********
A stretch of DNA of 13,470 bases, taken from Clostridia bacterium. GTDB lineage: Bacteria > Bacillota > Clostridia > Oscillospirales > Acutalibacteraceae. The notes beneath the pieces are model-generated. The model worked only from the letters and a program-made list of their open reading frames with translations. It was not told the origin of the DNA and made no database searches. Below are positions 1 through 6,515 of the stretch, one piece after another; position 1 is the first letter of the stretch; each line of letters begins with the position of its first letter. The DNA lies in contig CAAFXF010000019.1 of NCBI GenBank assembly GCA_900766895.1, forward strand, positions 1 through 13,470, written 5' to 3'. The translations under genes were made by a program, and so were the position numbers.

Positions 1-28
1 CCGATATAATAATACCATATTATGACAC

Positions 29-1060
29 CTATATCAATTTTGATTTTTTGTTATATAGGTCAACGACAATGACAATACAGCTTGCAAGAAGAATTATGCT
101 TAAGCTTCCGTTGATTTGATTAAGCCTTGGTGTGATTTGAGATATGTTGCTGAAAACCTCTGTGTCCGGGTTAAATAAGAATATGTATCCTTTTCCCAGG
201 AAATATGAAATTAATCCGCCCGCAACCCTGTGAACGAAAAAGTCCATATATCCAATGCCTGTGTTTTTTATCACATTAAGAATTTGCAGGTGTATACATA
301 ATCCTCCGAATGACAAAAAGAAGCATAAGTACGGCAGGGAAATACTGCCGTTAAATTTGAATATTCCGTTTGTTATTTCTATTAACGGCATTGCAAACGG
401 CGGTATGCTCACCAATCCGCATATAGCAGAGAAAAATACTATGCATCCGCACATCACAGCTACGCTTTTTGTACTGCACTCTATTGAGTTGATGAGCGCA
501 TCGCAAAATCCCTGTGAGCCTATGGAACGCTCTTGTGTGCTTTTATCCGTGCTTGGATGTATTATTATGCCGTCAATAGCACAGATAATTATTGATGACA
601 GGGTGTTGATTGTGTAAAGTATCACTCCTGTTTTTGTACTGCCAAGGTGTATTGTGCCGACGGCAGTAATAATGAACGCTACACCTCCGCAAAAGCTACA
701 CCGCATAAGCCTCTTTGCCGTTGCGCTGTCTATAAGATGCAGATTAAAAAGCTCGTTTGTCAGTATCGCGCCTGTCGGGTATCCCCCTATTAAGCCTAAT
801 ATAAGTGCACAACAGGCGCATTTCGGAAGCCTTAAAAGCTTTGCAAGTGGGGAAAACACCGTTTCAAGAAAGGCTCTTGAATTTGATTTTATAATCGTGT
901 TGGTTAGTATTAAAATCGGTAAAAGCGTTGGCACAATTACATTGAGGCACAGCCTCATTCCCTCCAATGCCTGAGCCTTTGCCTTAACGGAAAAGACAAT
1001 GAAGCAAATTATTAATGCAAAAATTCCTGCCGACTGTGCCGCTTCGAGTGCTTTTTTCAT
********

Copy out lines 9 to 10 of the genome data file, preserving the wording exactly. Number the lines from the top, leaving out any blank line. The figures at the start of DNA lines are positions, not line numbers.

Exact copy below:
401 CGGTATGCTCACCAATCCGCATATAGCAGAGAAAAATACTATGCATCCGCACATCACAGCTACGCTTTTTGTACTGCACTCTATTGAGTTGATGAGCGCA
501 TCGCAAAATCCCTGTGAGCCTATGGAACGCTCTTGTGTGCTTTTATCCGTGCTTGGATGTATTATTATGCCGTCAATAGCACAGATAATTATTGATGACA